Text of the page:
Jerry, don’t worry.  Rob Spatz’ Chicagoland Tourney was just what I needed to get me on track.  As you can see I’ve posted a bit this week and there are a few articles by Scott Fennessy that are queued up to post too.


“When will you post the next episode, Tom”

At Chicagoland this past weekend, Dick Butler (above) complimented me on my Excel stat tutorials a while back.  I enjoy doing them and still plan on continuing that project (I promise Brett Cline, Pivot Tables are coming!).

Speaking of keeping stats, I had a chance to watch Dave Rueck keep stats on iScore on his iPad at Chicagoland.  While, I love keeping score with a pen and paper, iScore looked intriguing.  Using iScore, Dave was able to tell me exactly what his team was hitting.  That kind of real-time stats is pretty awesome.

Maybe a review is forthcoming.


Tournament history

Last weekend at Chicagoland, Bob Eller and I got into a discussion about collecting an archived history of regional tournaments.  After a year or so, winners of the tournaments are fresh in our heads.  However, now that they have been going on for years and we have tournaments all over the country, we have some accumulated history that we do not want to lose.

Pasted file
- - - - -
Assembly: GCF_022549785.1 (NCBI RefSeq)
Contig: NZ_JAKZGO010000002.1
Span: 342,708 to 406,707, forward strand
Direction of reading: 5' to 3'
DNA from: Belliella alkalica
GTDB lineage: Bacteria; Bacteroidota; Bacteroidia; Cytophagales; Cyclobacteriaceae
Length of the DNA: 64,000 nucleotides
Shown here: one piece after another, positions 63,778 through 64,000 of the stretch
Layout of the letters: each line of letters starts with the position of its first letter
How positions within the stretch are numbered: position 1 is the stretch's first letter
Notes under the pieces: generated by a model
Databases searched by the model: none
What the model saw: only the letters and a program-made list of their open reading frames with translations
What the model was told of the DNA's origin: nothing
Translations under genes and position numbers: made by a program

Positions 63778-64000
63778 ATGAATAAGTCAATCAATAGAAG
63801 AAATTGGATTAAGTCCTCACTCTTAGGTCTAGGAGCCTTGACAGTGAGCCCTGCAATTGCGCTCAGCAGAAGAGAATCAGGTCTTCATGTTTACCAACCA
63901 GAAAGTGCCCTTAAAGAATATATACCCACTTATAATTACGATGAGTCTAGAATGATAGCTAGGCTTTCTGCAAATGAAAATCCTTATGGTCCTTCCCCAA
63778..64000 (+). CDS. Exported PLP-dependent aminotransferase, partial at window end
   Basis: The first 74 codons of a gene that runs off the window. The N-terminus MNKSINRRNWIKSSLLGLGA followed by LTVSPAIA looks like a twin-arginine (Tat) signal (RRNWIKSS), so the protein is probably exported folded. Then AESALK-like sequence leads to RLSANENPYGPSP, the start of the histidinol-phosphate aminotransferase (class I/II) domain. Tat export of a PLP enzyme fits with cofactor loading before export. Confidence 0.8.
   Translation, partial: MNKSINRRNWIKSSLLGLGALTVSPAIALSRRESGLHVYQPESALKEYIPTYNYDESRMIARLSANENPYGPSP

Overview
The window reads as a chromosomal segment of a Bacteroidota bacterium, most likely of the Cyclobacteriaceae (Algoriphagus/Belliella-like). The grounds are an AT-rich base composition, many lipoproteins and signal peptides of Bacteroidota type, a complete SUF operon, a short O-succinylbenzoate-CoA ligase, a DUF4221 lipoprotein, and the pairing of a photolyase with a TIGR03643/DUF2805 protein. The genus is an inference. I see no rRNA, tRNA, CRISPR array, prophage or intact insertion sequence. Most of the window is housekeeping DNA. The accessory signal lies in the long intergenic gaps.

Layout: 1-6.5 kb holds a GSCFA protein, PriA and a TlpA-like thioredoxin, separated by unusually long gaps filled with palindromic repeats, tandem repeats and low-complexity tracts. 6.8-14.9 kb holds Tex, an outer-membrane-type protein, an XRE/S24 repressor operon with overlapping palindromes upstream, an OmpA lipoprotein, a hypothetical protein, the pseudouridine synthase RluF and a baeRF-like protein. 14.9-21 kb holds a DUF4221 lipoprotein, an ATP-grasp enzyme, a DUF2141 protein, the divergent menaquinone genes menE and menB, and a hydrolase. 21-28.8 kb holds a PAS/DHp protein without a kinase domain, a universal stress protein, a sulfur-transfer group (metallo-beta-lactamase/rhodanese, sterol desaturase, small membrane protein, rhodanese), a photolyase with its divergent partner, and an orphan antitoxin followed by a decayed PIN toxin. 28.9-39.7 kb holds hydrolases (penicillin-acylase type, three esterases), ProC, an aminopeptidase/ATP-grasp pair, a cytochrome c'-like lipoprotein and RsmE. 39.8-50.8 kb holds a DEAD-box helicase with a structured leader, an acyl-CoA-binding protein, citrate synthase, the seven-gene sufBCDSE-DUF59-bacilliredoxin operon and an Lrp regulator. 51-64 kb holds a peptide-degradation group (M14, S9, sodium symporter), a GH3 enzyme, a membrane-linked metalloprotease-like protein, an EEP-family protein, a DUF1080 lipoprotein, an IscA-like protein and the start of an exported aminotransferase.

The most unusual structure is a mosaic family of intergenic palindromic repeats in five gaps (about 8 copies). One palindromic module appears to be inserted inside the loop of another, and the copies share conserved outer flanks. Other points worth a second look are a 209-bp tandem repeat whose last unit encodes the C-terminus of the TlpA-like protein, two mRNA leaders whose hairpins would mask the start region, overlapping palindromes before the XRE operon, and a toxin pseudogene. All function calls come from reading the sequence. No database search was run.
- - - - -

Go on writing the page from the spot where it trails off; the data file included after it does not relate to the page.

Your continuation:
Take a look at APBA’s Wikipedia page and you can find National Convention tournament winners and runners-up for each year.  Someone is being diligent about updating its page.

Bob said it would be great to have a similar history recorded for all of the regional tournaments.  The APBA Blog will do its part in helping out.


Prairieland III

Finally, the Prairieland organizers (and a few of the regulars) were starting to talk about Prairieland III in 2018.  First up, we’ll be picking a date and a theme. Stay tuned!


thanks for writing, Jerry. It is much appreciated.  Say, when are those new cards coming??

Posted by: | Category: Stats | Tags: , , | 3 comments


Weird Card Wednesday: 1967 Allan Lewis


Q:  How does an APBA card reproduce 14 steals in just 6 plate appearances?


A: Any way that it can.

Season Totals
1967 Totals 34 0 6 6 7 1 0 0 0 0 14 5 0 3 .167 .167 .167
Provided by Baseball-Reference.com: View Original Table
Generated 11/15/2017.


thanks, Brett Cline!


Posted by: | Category: Card Analysis | Tags: , , | 10 comments


“Happy to play APBA” Pastor Rich wins 2017 Fall Chicagoland tournament

On Saturday, a total of 34 APBA fans descended onto the Comfort Inn-O’Hare in Des Plaines, Illinois to play APBA, talk baseball and have some fun.  Thanks to the tireless efforts of organizer Rob Spatz this tourney could not have happened.  APBA fans came as far as Michigan, Iowa and Wisconsin.